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Say, you don't sound that old

October 20, 2003|Dianne Partie Lange | Special to The Times

Like every other body function, the voice ages. Researchers now have identified how it changes -- and they suggest it may be possible to give yourself a voice lift.

In experiments in which 40 listeners were questioned about recordings of men's voices, Rahul Shrivastav, assistant professor of communications sciences and disorders, and his colleagues at the University of Florida in Gainesville determined that pitch and the rate of word delivery gave away a person's age.

The recordings then were manipulated so that the pitch of the older men's voices was lowered and the speed increased. The reverse was done with the young voices. This time the listeners mistook 12 of the 13 old voices for young voices. It was more difficult to alter the young voices convincingly.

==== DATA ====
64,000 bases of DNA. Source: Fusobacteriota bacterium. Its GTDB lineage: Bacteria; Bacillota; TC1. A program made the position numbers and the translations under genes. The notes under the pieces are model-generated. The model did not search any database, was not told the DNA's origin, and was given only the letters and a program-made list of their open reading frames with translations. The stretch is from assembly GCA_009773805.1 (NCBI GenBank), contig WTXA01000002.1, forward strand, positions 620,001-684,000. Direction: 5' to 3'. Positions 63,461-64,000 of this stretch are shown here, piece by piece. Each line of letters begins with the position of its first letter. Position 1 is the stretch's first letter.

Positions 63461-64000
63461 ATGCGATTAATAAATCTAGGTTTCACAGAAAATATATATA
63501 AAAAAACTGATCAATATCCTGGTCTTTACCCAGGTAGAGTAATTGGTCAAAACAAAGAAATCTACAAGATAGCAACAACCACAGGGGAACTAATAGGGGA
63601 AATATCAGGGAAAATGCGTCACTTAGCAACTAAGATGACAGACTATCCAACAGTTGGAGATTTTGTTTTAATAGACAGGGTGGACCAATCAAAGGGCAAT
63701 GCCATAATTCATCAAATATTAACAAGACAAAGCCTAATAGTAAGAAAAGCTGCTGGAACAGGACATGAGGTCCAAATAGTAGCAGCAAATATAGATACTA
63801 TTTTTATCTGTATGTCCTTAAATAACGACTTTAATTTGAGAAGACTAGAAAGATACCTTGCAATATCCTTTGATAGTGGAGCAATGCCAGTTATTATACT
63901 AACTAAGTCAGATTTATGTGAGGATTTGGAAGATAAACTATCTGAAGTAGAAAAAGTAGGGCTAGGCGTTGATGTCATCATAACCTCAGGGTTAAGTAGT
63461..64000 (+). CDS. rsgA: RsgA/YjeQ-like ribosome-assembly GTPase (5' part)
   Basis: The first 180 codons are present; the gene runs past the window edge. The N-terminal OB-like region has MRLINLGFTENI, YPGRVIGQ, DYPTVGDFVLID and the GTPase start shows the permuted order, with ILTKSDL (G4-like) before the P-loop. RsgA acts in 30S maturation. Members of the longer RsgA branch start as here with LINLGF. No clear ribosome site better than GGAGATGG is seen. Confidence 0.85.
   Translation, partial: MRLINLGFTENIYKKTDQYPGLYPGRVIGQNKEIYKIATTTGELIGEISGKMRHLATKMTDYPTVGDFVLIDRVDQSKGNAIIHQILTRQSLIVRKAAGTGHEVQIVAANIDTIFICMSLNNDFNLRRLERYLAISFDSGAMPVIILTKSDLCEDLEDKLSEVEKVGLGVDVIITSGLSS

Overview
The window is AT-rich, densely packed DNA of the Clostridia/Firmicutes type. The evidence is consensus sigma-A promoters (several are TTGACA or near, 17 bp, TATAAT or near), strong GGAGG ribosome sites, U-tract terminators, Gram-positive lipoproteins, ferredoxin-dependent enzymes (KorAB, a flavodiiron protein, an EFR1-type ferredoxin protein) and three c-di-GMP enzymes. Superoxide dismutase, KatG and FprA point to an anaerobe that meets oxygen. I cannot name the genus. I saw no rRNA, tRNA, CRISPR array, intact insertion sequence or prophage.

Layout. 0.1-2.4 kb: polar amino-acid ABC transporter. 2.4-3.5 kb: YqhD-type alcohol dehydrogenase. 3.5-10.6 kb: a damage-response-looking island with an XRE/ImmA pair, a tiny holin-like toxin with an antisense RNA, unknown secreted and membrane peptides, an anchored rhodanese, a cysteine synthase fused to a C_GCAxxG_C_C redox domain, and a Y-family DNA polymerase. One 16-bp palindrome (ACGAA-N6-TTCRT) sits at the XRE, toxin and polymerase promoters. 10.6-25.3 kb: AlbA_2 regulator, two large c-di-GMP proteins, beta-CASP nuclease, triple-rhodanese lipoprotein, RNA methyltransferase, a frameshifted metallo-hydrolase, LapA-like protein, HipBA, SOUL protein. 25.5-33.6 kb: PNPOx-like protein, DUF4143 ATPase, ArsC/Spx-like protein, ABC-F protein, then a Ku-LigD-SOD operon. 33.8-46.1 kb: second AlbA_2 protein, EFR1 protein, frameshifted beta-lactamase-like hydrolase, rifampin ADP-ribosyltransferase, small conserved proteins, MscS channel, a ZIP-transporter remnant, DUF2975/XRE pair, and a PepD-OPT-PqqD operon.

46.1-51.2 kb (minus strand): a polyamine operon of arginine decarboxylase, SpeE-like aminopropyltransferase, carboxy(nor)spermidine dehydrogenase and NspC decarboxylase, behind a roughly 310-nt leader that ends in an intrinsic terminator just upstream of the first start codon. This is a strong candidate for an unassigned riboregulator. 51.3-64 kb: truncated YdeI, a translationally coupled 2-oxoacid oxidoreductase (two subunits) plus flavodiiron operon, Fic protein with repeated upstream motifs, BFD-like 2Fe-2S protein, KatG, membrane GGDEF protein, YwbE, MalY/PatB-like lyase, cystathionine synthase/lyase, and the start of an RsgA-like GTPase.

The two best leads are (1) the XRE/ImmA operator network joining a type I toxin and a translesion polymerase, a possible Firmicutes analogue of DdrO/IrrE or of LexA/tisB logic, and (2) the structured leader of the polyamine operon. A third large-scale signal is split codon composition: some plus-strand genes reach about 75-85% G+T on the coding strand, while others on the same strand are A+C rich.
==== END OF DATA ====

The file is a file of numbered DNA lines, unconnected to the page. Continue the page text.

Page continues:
Shrivastav said the research could help police identify the ages of criminals and allow undercover agents to pose as young people. Also, a person who sounds prematurely old could learn to speak more quickly and lower his or her voice.

This research will be presented next month at the Acoustical Society of America's meeting in Austin, Texas.

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